Example 1 National Origin, Race, and Religious Discrimination

Thomas, who is Egyptian, alleges that he was harassed by his coworkers about his Arab ethnicity. He also has been subjected to derogatory comments about Islam. Thomas' charge should assert national origin, race, and religious discrimination.

2. Intersectional Discrimination

Title VII also prohibits “intersectional” discrimination, which occurs when someone is discriminated against because of the combination of two or more protected bases (e.g. national origin and race). “Some characteristics, such as race, color, and national origin, often fuse inextricably … Title VII prohibits employment discrimination based on any of the named characteristics, whether individually or in combination.” Because intersectional discrimination targets a specific subgroup of individuals, Title VII prohibits, for example, discrimination against Asian women even if the employer has not also discriminated against Asian men or non-Asian women.

Example 2 Race, National Origin, and Sex Discrimination

Ava, who is a Mexican American woman, was denied a promotion to a team leader position at the company where she successfully worked for 10 years. Ava is qualified for the team leader position but she was rejected three times for the promotion, without explanation. Ava alleges that she was denied the promotions because she is a Mexican American woman. She claims that two non-Mexican women and a Mexican man were selected for the three positions and that the company has never promoted a Mexican American woman to team leader in its 20 year history, even though Mexican American women have constituted about 20% of the line staff from whom team leaders are typically drawn. Ava's charge of discrimination should assert race, national origin, and sex discrimination.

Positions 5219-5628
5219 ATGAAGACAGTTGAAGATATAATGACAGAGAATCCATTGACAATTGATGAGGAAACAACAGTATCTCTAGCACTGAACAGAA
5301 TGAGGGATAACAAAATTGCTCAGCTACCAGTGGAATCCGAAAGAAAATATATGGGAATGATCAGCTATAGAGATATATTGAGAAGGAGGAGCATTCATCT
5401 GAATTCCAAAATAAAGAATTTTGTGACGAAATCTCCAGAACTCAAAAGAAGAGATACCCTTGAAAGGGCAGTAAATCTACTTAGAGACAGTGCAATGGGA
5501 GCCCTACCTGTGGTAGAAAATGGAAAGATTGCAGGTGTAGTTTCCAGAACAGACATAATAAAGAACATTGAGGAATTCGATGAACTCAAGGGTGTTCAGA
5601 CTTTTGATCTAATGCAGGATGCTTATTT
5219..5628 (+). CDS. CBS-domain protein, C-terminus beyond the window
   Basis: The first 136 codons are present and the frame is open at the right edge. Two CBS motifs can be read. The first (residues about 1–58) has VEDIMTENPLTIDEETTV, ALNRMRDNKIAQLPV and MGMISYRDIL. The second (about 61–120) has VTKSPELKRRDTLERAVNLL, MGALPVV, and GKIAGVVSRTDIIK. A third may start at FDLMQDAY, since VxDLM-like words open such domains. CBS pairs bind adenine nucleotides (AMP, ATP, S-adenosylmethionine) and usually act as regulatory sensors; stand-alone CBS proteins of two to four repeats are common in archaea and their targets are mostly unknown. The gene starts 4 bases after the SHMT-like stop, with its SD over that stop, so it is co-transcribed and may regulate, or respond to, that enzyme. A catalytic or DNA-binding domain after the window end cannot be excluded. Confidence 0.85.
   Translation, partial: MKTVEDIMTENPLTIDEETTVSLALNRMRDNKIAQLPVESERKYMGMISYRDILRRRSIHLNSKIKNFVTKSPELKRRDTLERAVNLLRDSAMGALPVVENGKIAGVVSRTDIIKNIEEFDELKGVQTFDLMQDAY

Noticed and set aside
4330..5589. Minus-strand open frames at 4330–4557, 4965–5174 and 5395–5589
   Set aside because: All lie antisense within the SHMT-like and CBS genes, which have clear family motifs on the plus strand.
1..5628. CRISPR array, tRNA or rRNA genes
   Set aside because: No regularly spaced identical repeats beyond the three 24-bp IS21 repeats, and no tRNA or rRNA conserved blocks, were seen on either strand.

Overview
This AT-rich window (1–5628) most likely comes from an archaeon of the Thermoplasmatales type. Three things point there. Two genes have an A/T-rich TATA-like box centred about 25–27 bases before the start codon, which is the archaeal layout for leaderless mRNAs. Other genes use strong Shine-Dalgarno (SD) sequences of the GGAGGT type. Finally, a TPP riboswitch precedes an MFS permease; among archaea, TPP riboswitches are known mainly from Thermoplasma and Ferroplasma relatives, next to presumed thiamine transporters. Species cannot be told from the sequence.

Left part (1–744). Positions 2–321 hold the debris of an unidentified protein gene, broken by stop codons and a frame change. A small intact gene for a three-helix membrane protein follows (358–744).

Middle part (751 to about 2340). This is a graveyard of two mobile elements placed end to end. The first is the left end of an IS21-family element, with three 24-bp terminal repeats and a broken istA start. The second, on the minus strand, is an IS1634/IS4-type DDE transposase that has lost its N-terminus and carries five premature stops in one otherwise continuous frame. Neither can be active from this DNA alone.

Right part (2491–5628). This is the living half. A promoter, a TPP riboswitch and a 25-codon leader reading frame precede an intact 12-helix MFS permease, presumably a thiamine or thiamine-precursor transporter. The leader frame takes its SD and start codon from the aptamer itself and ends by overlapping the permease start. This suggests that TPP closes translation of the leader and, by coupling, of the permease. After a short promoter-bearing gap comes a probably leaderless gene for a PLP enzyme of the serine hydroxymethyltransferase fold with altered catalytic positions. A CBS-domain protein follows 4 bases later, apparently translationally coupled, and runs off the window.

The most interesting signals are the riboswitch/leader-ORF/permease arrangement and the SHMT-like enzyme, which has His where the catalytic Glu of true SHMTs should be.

Employment discrimination motivated by a stereotype about two or more protected traits would constitute intersectional discrimination. Thus, a stereotype about Hispanic women would apply only to Hispanic women; it would not apply to either Hispanic men or non-Hispanic women.


D. Employment Discrimination and Human Trafficking

When force, fraud, or coercion is used to compel labor or exploit workers, traffickers and employers may be violating not only criminal laws, but also Title VII. In particular, Title VII may apply in trafficking cases if an employer's conduct is directed at an individual and/or group of individuals based on a protected category, such as national origin.

Even if employees are legally brought into the United States, discrimination on the basis of national origin may occur through the use of force, fraud, or coercion. In trafficking cases, it is not unusual for employers to subject trafficked workers to harassment, job segregation, unequal pay, or unreasonable paycheck deductions, all of which are discriminatory if motivated by Title VII-protected status. Trafficking cases may involve multiple or intersecting bases of discrimination, such as national origin and sex. They often also involve retaliation for protected activity.

Example 3 Human Trafficking and National Origin Discrimination

An oil industry parts manufacturer (“Manufacturer”) recruits East Indian workers to work in its U.S. factory as high-tech welders, fitters, electricians, and engineers. Manufacturer promises the East Indian workers that they will be well-compensated and that they will work under conditions similar to those of American workers. However, once the East Indian workers arrive in the U.S., Manufacturer confiscates their passports, visas, and I-9 Forms and restricts their movement, communications, privacy, worship, and access to health care, while placing no similar restrictions on Manufacturer's non-Indian workers. The East Indian workers are subjected to racial and ethnic harassment, paid less than minimum wage, placed in substandard housing, and forced to do “undesirable” work unrelated to the skills for which they were hired, including janitorial work. Manufacturer does not subject Caucasian, U.S.-born workers to similar mistreatment or working conditions. Based on these facts, the EEOC finds reasonable cause to believe that the East Indian workers were subjected to race and national origin discrimination.